The real first question you should be asking yourself is how can you empathize with product. Just as with your role and other PMM roles, Product Managers and members of the product team are swamped with suggestions, demands, and interjections regarding how they should go about improving their processes. This can be draining and frustrating.
Once you are able to level with your PM and their team, this is your foot in the door to communicating ideas more effectively. You should also note that when you are influencing a person, manipulation won't work - rather you will have to communicate in a way that makes sense to everyone.
The best way to do this is providing hard data, numbers, and outcomes that will highlight your input. If you are trying to make your ideas come to life simply because you feel it is the right thing to do, you are far less likely to have your voice heard.
So remember, first you have to be human, and then you have to be a human who has numbers supporting them. Once you have that down, you should be able to at least have a productive conversation.
I would say that most successful growth managers are adept with Data Analytics and Digital Marketing.
Of course there is generally more to it than just two skills, but the combination of these skills has generally been the spearhead of creating sound decisions that are based on numbers and hard evidence.
Interesting question for sure. I feel that most of these answers do a great job of highlighting the distinction, but something I would add is that the product is essentially the vehicle for the solution. You can't have a solution without a product, but you can have a product that doesn't offer a solution.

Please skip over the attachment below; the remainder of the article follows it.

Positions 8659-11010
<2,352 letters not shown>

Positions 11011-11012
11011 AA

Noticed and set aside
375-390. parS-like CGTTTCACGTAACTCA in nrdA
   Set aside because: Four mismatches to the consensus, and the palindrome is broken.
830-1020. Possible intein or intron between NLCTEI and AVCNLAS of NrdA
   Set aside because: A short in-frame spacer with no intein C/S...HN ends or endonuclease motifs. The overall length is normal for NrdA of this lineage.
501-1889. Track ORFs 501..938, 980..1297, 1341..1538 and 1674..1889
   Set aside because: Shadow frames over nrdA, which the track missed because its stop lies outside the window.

A feature is merely an additional part of the product that may create a quicker solution, a new type of solution, or just be a meaningless add-on.
Of course, there is a lot of contextual elements that go into this, but I would say that the summation of these answers gives you a clear view of the differences .
I was going to go into a long-winded answer until I saw that Josh Goslinger kind of laid out the core points I was going to mention (like a pro I may add). Regardless, I'll give you my two cents.
Within use cases, you can do some A/B for segmented audiences to gather information on what exactly is needed in these distinct audiences, and what kind of journey they are trying to go on with your product. Since you describe a release that is not necessarily available, these broken down use cases will paint a clearer picture on what will need to be available in the future.
Since the release is somewhat 'vague' and the audience is unique, the release may miss its initial mark. This is fine! It is a beta and you are learning from this.
As the founder of Product School, I know that Product Marketing is difficult to define because it varies from company to company, and it can even vary between different products. However, it should be common knowledge that Product Marketing does much more than just “helping PMs launch things”.
Try to show how your work is essential and how, without marketing, you might have a different favorite brand of coffee, or be working for a completely different company than you are right now. But the most important thing you will want to highlight is that part of your job is gathering and processing customer feedback, which is essential for the PM team to develop a product.
In the end, you must remember that while your role and the PM’s do not always overlap, a PM and PMM will have to work together eventually and must communicate effectively to trust each other.